In an effort to help teachers be more effective at teaching reading as well as identifying children who may have dyslexia, the New Mexico State University College of Education has launched a Read to Succeed concentration in the Department of Special Education and Communication Disorders.
The specialized concentration, initially to be funded by President’s Performance funds at NMSU, involves five graduate courses for students pursing a master’s in special education or for community teachers wanting to increase their skill set. The program also includes a practicum for students to spend time in the field working with children and a free community workshop series scheduled to start later this year.
“The project will allow the department to train teachers in the area of reading disabilities and to impact the reading scores of students in New Mexico in a positive way, said Marlene Salas-Provance, department head, who wrote the proposal for the program with department faculty Deborah Rhein and Victoria White. “This puts NMSU in the forefront of programs providing cutting-edge teaching training and practices, outreach to students in schools and research in the area of reading disabilities.”
The program launched this spring with two eight-week, on-line courses offered during the university’s mini-semester. Antonio Fierro, a national expert in reading disabilities and a new assistant professor in the SPED/CD department, is coordinating the program and teaching the first two courses.
“We were thrilled to find someone with Dr. Fierro’s background to lead this effort,” Salas-Provance said. “Reading and writing are linguistic skills and dyslexia is a language-based disability. We have really merged our two fields of study – special education and communication disorders – to offer this program for the benefit of teachers and children.”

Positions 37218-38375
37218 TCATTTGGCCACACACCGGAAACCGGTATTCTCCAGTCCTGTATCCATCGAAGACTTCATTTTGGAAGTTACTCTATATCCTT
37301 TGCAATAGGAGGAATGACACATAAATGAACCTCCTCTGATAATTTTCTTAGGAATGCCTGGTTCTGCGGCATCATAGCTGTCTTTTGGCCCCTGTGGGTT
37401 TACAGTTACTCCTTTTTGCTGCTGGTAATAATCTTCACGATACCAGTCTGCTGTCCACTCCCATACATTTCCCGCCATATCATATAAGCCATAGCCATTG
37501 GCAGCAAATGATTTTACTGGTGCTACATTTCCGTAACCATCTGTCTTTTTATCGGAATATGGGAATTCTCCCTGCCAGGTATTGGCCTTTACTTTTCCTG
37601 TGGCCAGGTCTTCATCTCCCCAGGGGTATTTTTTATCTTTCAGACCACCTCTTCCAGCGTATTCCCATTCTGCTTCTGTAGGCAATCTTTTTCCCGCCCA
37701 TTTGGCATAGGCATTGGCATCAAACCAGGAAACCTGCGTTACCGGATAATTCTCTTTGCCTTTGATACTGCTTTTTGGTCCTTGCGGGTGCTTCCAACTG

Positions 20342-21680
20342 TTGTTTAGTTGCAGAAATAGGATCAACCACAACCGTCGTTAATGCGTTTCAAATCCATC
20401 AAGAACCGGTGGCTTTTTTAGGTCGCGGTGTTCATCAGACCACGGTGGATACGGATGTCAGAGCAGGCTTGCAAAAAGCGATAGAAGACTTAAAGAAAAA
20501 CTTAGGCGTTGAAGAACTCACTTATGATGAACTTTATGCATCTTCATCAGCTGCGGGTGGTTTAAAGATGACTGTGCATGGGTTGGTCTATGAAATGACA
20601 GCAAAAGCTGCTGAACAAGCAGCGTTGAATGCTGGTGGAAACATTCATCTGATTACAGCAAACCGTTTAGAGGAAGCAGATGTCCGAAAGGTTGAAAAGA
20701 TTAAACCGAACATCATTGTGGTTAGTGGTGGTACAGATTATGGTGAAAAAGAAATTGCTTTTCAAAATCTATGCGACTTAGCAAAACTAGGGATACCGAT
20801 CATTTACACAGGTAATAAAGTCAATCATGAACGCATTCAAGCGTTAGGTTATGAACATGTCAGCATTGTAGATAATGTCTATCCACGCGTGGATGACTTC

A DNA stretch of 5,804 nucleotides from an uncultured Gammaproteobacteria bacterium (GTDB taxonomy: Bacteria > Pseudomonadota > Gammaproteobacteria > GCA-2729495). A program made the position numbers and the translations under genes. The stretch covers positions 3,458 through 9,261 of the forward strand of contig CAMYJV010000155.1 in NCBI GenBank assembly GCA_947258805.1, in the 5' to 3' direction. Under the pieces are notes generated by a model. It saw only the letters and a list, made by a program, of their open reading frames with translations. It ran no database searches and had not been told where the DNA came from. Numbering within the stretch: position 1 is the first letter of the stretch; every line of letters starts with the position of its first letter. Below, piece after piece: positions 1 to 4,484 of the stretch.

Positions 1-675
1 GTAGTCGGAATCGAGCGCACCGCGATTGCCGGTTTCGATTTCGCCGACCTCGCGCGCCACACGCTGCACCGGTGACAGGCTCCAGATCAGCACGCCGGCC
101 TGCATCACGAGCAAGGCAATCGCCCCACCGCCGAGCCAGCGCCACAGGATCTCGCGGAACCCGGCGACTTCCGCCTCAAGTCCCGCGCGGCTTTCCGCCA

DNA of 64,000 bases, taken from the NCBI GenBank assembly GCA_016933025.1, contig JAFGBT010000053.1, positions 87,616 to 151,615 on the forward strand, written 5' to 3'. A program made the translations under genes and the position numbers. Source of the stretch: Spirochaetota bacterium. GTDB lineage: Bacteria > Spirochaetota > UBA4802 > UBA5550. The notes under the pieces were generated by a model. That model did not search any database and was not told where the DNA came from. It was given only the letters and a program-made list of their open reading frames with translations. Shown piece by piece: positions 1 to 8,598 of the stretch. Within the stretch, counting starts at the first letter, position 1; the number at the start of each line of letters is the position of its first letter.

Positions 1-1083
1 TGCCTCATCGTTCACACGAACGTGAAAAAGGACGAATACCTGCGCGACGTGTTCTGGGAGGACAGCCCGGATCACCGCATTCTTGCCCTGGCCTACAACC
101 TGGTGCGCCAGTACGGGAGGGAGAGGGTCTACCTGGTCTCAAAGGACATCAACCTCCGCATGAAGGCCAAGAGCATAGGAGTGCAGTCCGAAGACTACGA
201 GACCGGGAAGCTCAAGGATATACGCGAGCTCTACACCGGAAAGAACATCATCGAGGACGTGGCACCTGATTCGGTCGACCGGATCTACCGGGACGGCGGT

“Teaching children to read is an extremely difficult task,” Fierro said. “We underestimate it, but it is one of the most difficult tasks we undertake as human beings. Language is natural, but literacy is not. Children need to be taught to read.”
Fierro, a former kindergarten teacher, school administrator and researcher, said teachers need to be true experts in language development.
For seven years, Fierro has been part of the research team of Louisa Moats, vice president of the International Dyslexia Association, who specializes in the implementation of school-wide interventions for improving literacy.
“Being mentored by such an expert in reading is an honor,” Fierro said. “I want to share that expertise with teachers in the field.”
Fierro said his work has given him exposure to state education departments and he is keeping those departments aware of this new program.
“Many kids are struggling readers in New Mexico and we need to fix that, as well as train teachers to identify children who may be dyslexic,” he said. “Children with dyslexia need precise instruction and more training.”
Dyslexia literally means having difficulty with words – it is not a visual problem, it is a language-based problem. In dyslexia, certain areas of the brain have trouble figuring out connections between the sounds we use to make words and the letters that represent those sounds, Fierro said.
There are about 2.4 million children in the U.S. with learning disabilities; about 85 percent of those children have dyslexia. With almost 25,000 students in the Las Cruces schools, it is possible that 4,000 have symptoms of dyslexia.
“This is why teachers need to understand how a child develops language and literacy and how to teach reading as well as recognize those who are having difficulty,” Fierro said. “We want to develop a program to meet the highest standards possible.”